Sports

March Madness: Top 5 Performances From the First Weekend

Buddy Hield celebrates beating VCU
Buddy Hield celebrates beating VCU. | Tom Pennington/Getty Images

As we prepare for the 2016 NCAA tournament to shift to the Sweet 16, we get the feeling that the best is yet to come. Perhaps you might think that’s a bit too optimistic, but when March Madness takes a hold of us, we just have to go with it. For while we’ve seen some incredibly memorable second-round games over the past few years, this particular dance may have provided us with the most special of them all.

The first weekend of the NCAA tournament tends to bring out plenty of heroics. But we didn’t expect to see so many incredible individual performances so quickly during the big dance. While there were plenty of standout showings to choose from, these five were truly exceptional.

1. Buddy Hield, Oklahoma

Oklahoma senior guard Buddy Hield is in the running for multiple end-of-the-season Player of the Year awards. And after witnessing his performance against VCU in the West Regional second round, it’s easy to see why. When the Sooners need him, Hield steps up and wields them to victory.

Despite getting off to a slow start, Hield finished strong, hitting 11 of 20 shots — including six of 14 from three-point range and eight of 10 from the free-throw line — on his way to a 36-point, seven-rebound, and seven-assist performance. Thanks to their soon-to-be All-American, the Sooners won the game 85-81 victory and are moving on to the Sweet 16.

2. Grayson Allen, Duke

Grayson Allen reacts during a game against Yale
Grayson Allen reacts during a game against Yale. | Jim Rogash/Getty Images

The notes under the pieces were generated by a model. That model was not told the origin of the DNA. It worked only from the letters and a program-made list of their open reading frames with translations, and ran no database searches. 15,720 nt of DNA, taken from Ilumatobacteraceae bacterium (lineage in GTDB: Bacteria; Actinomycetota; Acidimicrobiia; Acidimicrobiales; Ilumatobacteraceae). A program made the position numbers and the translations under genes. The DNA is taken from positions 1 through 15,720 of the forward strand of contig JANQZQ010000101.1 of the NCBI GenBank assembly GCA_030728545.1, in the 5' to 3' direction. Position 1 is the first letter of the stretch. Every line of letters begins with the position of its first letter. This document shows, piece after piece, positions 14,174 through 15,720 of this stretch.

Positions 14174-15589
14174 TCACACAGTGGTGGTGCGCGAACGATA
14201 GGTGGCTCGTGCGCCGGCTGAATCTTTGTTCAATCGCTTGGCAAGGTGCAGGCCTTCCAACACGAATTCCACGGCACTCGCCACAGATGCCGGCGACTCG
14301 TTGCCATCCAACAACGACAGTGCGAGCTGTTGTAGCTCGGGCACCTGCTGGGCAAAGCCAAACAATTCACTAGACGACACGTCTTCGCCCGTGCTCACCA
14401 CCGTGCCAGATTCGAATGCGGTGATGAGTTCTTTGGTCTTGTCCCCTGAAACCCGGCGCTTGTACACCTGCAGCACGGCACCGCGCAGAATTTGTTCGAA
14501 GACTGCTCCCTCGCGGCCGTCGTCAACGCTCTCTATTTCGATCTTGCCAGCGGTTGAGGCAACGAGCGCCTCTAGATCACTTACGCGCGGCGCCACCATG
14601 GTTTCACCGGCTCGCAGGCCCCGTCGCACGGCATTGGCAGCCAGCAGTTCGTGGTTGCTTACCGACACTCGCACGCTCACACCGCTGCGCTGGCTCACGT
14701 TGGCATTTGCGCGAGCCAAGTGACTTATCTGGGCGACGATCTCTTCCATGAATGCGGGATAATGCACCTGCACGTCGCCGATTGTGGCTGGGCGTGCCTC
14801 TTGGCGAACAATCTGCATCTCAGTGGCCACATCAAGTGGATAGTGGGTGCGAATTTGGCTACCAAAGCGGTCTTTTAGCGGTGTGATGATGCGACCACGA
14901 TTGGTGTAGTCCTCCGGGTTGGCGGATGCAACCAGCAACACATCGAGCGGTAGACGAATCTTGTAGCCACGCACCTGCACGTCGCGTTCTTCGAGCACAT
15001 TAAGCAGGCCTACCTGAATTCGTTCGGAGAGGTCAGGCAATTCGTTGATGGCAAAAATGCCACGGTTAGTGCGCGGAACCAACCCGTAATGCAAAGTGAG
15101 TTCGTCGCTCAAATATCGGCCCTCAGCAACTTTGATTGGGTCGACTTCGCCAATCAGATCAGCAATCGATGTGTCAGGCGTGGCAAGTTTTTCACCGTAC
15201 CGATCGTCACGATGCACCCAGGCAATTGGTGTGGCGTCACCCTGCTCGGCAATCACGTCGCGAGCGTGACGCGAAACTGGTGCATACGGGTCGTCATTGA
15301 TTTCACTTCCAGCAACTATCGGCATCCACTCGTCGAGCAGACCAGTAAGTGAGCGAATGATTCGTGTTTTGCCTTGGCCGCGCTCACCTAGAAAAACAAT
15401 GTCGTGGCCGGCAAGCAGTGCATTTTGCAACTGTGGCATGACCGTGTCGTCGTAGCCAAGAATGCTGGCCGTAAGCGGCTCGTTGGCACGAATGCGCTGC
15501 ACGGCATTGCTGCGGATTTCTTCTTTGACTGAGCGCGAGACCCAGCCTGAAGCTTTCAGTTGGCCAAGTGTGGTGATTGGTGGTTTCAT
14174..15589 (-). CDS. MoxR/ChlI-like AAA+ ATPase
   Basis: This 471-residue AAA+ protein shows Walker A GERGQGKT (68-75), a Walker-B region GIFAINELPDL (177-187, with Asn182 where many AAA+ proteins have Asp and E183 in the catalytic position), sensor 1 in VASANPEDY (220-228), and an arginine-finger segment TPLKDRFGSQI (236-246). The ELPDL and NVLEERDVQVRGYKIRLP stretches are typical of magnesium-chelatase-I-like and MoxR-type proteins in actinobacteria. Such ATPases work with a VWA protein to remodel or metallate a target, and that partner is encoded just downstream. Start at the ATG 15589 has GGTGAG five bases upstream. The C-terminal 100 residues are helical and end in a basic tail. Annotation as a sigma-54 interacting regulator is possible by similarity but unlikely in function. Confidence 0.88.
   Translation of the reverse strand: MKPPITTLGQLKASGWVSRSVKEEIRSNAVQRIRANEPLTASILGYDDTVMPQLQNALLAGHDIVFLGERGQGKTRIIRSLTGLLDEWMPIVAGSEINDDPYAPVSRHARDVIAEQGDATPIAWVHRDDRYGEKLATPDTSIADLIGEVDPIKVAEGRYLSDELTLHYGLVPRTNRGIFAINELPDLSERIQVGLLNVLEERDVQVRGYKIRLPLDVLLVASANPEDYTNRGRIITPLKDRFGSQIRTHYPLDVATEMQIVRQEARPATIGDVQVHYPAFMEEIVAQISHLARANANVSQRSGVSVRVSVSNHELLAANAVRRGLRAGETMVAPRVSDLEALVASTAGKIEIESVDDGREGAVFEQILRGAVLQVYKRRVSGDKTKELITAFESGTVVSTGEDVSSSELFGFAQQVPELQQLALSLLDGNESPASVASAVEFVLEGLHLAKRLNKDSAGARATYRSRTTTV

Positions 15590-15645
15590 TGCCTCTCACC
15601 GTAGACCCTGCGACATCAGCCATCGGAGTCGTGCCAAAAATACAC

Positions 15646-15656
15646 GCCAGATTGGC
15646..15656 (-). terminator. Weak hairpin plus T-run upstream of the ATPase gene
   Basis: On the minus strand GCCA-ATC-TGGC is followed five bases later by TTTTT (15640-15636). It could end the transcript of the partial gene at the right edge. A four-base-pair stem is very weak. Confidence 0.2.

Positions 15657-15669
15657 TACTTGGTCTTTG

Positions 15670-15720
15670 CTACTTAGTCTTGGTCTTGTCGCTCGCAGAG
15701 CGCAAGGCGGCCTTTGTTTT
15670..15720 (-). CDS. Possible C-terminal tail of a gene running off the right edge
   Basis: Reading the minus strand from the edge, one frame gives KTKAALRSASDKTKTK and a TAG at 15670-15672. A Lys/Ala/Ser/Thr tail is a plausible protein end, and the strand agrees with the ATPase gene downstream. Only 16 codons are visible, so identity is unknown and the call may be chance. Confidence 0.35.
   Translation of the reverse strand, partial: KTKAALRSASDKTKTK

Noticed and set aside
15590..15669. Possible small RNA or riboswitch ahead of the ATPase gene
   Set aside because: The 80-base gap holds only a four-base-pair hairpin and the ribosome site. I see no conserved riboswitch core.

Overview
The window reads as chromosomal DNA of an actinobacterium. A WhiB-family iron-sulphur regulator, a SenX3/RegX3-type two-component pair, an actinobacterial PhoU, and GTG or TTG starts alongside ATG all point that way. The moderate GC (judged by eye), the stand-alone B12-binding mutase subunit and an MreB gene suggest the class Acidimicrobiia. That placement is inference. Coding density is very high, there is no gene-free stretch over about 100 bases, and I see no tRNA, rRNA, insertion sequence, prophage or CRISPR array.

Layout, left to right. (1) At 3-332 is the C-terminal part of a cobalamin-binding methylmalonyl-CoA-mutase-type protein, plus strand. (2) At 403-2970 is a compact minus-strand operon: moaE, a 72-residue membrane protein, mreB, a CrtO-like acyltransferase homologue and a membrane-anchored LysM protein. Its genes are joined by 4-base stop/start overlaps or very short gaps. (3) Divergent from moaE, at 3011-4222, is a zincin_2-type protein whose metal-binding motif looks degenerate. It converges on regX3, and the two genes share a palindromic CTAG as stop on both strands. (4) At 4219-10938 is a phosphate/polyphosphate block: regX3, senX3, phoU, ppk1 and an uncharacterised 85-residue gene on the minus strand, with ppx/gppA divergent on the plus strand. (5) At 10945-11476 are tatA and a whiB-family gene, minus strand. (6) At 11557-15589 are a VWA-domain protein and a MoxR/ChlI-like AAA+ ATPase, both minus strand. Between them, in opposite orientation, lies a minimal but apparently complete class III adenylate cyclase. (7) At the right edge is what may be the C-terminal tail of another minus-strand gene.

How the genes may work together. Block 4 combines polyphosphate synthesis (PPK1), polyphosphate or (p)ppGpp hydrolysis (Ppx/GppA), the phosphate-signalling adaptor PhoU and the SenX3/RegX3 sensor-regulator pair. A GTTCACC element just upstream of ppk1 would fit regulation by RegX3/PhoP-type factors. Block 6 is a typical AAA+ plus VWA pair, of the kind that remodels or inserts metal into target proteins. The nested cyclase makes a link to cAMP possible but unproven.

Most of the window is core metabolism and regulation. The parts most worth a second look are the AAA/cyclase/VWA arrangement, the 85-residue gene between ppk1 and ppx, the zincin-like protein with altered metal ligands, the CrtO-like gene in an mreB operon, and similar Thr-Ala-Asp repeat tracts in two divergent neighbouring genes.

The Yale Bulldogs hoped to pull off another upset, this time against the fourth-seeded Duke Blue Devils. And while the Ivy League champs actually made it a game in the second half, in the end, there was just too much Grayson Allen.

In 40 minutes of play, Duke’s sophomore standout knocked down 10 of 15 shots, hit five of seven from beyond the three-point line, and hit all four of his free-throw attempts. Allen finished with 29 points, two rebounds, one assist, and one steal, and the Blue Devils survived a potentially epic collapse by the score of  71-64.

3. Angel Rodriguez, Miami

The Miami Hurricanes are another ACC (Atlantic Coast Conference) team that almost gave away the game right before our very eyes. Yet, just when it looked as if the Wichita State Shockers, who faced a 21-point deficit at one point, were going to pull off the massive comeback, Miami’s senior guard Angel Rodriguez took control and slammed the door shut.

In the end, Rodriguez finished with 28 points, including three of four from three-point land, two rebounds, five assists, and four steals — and the third-seeded Hurricanes won the contest 65-57. Now that’s what we call veteran leadership.

4. Alex Caruso, Texas A&M

Alex Caruso reacts after a basket against Northern Iowa
Alex Caruso reacts after a basket against Northern Iowa. | Ronald Martinez/Getty Images

The NCAA tournament has seen its fair share of comebacks, but it’s never seen anything quite like what Texas A&M did to Northern Iowa in the West regional second. With a 14-2 run in the final 44 seconds of regulation, the Aggies forced overtime, and went on to win the contest 92-88 in double overtime. Leading the way for Texas A&M was senior guard Alex Caruso, who finished the game with 25 points, nine rebounds, and three assists, while also knocking down the runner that sent the game into a second extra frame.

5. Bronson Koenig, Wisconsin

If you want to secure a place in March Madness history, then knocking down a game-winning buzzer-beater is a good place to start. Luckily for us and all of those Wisconsin Badgers supporters, junior guard Bronson Koenig was as cool as the other side of the pillow as he knocked down a corner three at the buzzer to give his squad a 66-63 win over the No. 2-seeded — in the East Region — Xavier Musketeers. We have to believe that 20 points, seven rebounds, and one assist never felt so sweet.

Statistics courtesy of SR/College Basketball and ESPN.com.